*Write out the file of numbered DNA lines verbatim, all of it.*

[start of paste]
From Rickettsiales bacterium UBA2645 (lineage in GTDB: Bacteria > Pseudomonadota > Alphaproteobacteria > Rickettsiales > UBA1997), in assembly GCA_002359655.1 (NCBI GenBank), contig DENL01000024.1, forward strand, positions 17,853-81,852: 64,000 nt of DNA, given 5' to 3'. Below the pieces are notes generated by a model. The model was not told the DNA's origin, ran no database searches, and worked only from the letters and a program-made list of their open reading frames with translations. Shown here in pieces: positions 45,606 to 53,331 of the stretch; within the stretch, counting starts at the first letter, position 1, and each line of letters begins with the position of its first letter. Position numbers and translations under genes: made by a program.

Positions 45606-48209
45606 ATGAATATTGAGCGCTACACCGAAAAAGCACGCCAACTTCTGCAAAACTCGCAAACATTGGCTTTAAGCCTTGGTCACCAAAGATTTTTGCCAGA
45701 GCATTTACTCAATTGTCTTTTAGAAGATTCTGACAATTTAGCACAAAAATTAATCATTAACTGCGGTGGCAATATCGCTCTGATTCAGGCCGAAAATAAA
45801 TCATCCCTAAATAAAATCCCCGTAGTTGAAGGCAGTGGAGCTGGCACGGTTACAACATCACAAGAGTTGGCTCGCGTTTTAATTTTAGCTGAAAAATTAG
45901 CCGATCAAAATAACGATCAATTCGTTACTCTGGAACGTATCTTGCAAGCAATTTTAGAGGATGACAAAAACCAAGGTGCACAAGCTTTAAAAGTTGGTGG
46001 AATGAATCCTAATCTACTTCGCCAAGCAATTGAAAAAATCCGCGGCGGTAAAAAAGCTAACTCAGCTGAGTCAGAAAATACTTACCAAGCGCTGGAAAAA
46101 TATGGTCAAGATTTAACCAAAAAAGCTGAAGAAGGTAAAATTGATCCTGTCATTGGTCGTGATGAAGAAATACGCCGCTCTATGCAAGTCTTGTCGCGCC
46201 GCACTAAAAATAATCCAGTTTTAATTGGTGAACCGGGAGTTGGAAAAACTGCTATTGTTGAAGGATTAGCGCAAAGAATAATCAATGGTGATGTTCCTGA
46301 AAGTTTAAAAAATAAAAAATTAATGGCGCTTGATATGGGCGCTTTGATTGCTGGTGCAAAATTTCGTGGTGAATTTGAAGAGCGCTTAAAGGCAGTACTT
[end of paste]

From Rickettsiales bacterium UBA2645 (lineage in GTDB: Bacteria > Pseudomonadota > Alphaproteobacteria > Rickettsiales > UBA1997), in assembly GCA_002359655.1 (NCBI GenBank), contig DENL01000024.1, forward strand, positions 17,853-81,852: 64,000 nt of DNA, given 5' to 3'. Below the pieces are notes generated by a model. The model was not told the DNA's origin, ran no database searches, and worked only from the letters and a program-made list of their open reading frames with translations. Shown here in pieces: positions 45,606 to 53,331 of the stretch; within the stretch, counting starts at the first letter, position 1, and each line of letters begins with the position of its first letter. Position numbers and translations under genes: made by a program.

Positions 45606-48209
45606 ATGAATATTGAGCGCTACACCGAAAAAGCACGCCAACTTCTGCAAAACTCGCAAACATTGGCTTTAAGCCTTGGTCACCAAAGATTTTTGCCAGA
45701 GCATTTACTCAATTGTCTTTTAGAAGATTCTGACAATTTAGCACAAAAATTAATCATTAACTGCGGTGGCAATATCGCTCTGATTCAGGCCGAAAATAAA
45801 TCATCCCTAAATAAAATCCCCGTAGTTGAAGGCAGTGGAGCTGGCACGGTTACAACATCACAAGAGTTGGCTCGCGTTTTAATTTTAGCTGAAAAATTAG
45901 CCGATCAAAATAACGATCAATTCGTTACTCTGGAACGTATCTTGCAAGCAATTTTAGAGGATGACAAAAACCAAGGTGCACAAGCTTTAAAAGTTGGTGG
46001 AATGAATCCTAATCTACTTCGCCAAGCAATTGAAAAAATCCGCGGCGGTAAAAAAGCTAACTCAGCTGAGTCAGAAAATACTTACCAAGCGCTGGAAAAA
46101 TATGGTCAAGATTTAACCAAAAAAGCTGAAGAAGGTAAAATTGATCCTGTCATTGGTCGTGATGAAGAAATACGCCGCTCTATGCAAGTCTTGTCGCGCC
46201 GCACTAAAAATAATCCAGTTTTAATTGGTGAACCGGGAGTTGGAAAAACTGCTATTGTTGAAGGATTAGCGCAAAGAATAATCAATGGTGATGTTCCTGA
46301 AAGTTTAAAAAATAAAAAATTAATGGCGCTTGATATGGGCGCTTTGATTGCTGGTGCAAAATTTCGTGGTGAATTTGAAGAGCGCTTAAAGGCAGTACTT